\(a - \infty = -\infty\)

\(a \times \infty = \infty\) if \(a \ne 0\), \(0 \times \infty = 0\)

\(-\infty < a < \infty\)

\(\infty + \infty = \infty\)

\(-\infty - \infty = -\infty\) But \(\infty - \infty\) is not defined

Fact

Let \(A\) be any set bounded above and let \(s = \sup A\). There exists a sequence \(\{x_n\}\) in \(A\) with \(x_n \to s\).

Analogously, if \(A\) is bounded below and \(p = \inf A\), then there exists a sequence \(\{x_n\}\) in \(A\) with \(x_n \to p\).

Proof

Note that

(Otherwise \(s\) is not a sup, because \(s-\frac{1}{n}\) is a smaller upper bound)

The sequence \(\{x_n\}\) lies in \(A\) and converges to \(s\).

The proof for the infimum is analogous.

## Maxima and Minima (\(\max\) + \(\min\))#

Definition

We call \(a^*\) the **maximum** of \(A \subset \mathbb{R}\), denoted \(a^* = \max A\), if

We call \(a^*\) the **minimum** of \(A \subset \mathbb{R}\) and write \(a^* = \min A\) if

Example

For \(A = [0, 1]\) \(\max A = 1\) and \(\min A = 0\)

### Relationship between max/min and sup/inf#

Fact

Let \(A\) be any subset of \(\mathbb{R}\)

If \(\sup A \in A\), then \(\max A\) exists and \(\max A = \sup A\)

If \(\inf A \in A\), then \(\min A\) exists and \(\min A = \inf A\)

In other words, when max and min exist they agree with sup and inf

Proof

Proof of case 1: Let \(a^* = \sup A\) and suppose \(a^* \in A\)

We want to show that \(\max A = a^*\)

Since \(a^* \in A\), we need only show that \(a \leqslant a^*\) for all \(a \in A\)

This follows from \(a^* = \sup A\), which implies \(a^* \in U(A)\)

Fact

If \(F \subset \mathbb{R}\) is a closed and bounded, then \(\max F\) and \(\min F\) both exist

Proof

Proof for the max case:

Since \(F\) is bounded,

\(\sup F\) exists

\(\exists\) a sequence \(\{x_n\} \subset F\) with \(x_n \to \sup F\)

Since \(F\) is closed, this implies that \(\sup F \in F\)

Hence \(\max F\) exists and \(\max F = \sup F\)

## Segway to functions#

Of course, in optimization we are mainly interested in maximizing and minimizing functions

Will apply the notions of supremum and infimum, minimum and maximum to the **range of a function**

Equivalently, we may consider the **image of a set** \(X \subset \mathbb{R}^N\) under a function \(f\)

Definition

Let \(f \colon A \to \mathbb{R}\), where \(A\) is any set

The **supremum of \(f\) on \(A\)** is defined as

The **infimum of \(f\) on \(A\)** is defined as

Definition

Let \(f \colon A \to \mathbb{R}\) where \(A\) is any set

The **maximum** of \(f\) on \(A\) is defined as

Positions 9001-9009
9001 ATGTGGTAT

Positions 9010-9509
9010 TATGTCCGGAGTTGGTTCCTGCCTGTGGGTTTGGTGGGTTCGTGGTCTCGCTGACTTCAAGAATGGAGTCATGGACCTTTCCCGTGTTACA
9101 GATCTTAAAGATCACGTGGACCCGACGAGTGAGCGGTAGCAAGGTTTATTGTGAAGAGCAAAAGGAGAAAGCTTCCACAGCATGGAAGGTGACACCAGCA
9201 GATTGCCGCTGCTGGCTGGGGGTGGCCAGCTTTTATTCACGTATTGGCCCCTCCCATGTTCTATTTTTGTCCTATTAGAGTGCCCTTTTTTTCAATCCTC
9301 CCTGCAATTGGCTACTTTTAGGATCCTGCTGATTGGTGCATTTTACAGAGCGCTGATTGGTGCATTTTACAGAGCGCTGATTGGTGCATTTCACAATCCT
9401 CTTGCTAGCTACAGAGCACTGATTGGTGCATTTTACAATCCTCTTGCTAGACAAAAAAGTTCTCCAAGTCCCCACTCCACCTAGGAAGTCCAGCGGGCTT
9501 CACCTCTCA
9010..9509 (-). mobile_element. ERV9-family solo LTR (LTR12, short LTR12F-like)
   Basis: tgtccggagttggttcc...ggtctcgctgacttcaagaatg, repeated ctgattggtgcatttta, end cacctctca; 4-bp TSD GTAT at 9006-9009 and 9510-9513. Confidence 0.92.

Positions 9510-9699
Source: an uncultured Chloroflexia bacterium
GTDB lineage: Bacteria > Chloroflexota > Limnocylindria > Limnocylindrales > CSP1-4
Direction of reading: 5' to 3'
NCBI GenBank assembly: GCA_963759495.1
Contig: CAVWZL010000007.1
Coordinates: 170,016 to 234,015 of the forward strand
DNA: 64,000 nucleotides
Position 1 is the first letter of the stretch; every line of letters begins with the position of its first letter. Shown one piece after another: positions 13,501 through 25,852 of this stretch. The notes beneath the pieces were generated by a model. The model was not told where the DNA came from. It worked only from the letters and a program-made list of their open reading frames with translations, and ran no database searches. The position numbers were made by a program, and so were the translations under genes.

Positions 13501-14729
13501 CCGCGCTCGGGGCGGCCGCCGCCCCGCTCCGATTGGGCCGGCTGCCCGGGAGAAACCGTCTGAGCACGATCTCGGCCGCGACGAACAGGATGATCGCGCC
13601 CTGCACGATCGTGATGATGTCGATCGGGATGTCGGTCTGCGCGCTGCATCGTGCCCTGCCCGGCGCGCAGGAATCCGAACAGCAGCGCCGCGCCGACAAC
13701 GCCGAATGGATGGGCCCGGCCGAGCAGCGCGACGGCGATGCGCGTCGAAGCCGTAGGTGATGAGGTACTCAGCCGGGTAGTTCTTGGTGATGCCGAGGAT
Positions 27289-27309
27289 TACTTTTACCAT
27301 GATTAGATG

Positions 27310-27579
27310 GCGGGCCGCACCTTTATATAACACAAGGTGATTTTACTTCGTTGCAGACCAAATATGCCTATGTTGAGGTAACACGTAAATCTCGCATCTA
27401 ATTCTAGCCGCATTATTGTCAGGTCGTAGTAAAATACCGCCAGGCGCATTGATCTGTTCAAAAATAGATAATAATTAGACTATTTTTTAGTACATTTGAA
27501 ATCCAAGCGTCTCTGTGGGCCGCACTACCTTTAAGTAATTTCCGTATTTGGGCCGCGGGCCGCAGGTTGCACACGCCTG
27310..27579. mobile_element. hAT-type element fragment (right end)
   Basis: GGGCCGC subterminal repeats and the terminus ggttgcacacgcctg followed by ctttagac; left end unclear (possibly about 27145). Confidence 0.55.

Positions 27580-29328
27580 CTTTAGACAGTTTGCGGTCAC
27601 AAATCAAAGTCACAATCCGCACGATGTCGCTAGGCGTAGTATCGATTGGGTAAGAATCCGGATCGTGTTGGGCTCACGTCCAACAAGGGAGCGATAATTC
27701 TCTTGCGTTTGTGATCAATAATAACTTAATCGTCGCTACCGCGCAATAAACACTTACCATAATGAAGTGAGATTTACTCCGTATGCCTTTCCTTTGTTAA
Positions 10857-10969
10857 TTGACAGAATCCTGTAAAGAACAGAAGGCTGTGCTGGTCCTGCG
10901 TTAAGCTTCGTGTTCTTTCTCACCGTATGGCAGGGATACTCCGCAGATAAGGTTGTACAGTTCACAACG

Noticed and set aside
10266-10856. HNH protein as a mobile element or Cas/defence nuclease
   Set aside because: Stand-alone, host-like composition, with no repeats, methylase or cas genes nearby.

The **minimum** of \(f\) on \(A\) is defined as

$$

Definition

A **maximizer** of \(f\) on \(A\) is a point \(a^* \in A\) such that

The set of all maximizers is typically denoted by

Definition

A **minimizer** of \(f\) on \(A\) is a point \(a^* \in A\) such that

The set of all minimizers is typically denoted by

## Weierstrass extreme value theorem#

`Fundamental result on existence of maxima and minima of functions!`

Fact (Weierstrass extreme value theorem)

If \(f: A \subset \mathbb{R}^N \to \mathbb{R}\)
is continuous and \(A\) is closed and bounded,

then \(f\) has both a maximizer and a minimizer on \(A\).

Proof

Sketch of the proof:

If \(f\) is continuous and \(A\) is compact, then \(f(A)\) is bounded, see relevant fact

Because \(f(A)\) is bounded \(\sup f(A)\) and \(\inf f(A)\) exist, see relevant fact

There is a sequence \(\{y_n\} \in f(A)\) converging to sup/inf, see relevant fact

Consider the corresponding sequence of \(x\) such that \(y=f(x)\)

It may not be convergent, but is bounded (belongs to compact), therefore contains a convergent subsequence (by Bolzano-Weierstrass theorem), see relevant fact

Let \(c\) be the limit of a convergent subsequence

Then by definition of continuity \(f(c)\) is the limit of the sequence \(f(x_n)\)

\(f(c)\) must then be the same as the limit of the sequence \(y_n\) = sup/inf due to the fact that any sequence can have at most one limit, see relevant fact

Therefore sup/inf is attained at \(x=c\)

Example

Consider the problem

where

\(r=\) interest rate, \(w=\) wealth, \(\beta=\) discount factor

all parameters \(> 0\)

Let \(B\) be all \((c_1, c_2)\) satisfying the constraint

**Exercise:** Show that the budget set \(B\) is a closed, bounded subset of \(\mathbb{R}^2\)

**Exercise:** Show that \(U\) is continuous on \(B\)

We conclude that a maximizer exists

## References and further reading#

## References

Simon & Blume: 12.2, 12.3, 12.4, 12.5, 13.4, 29.2, 30.1

Sundaram: 1.2.6, 1.2.7, 1.2.8, 1.2.9, 1.2.10, 1.4.1, section 3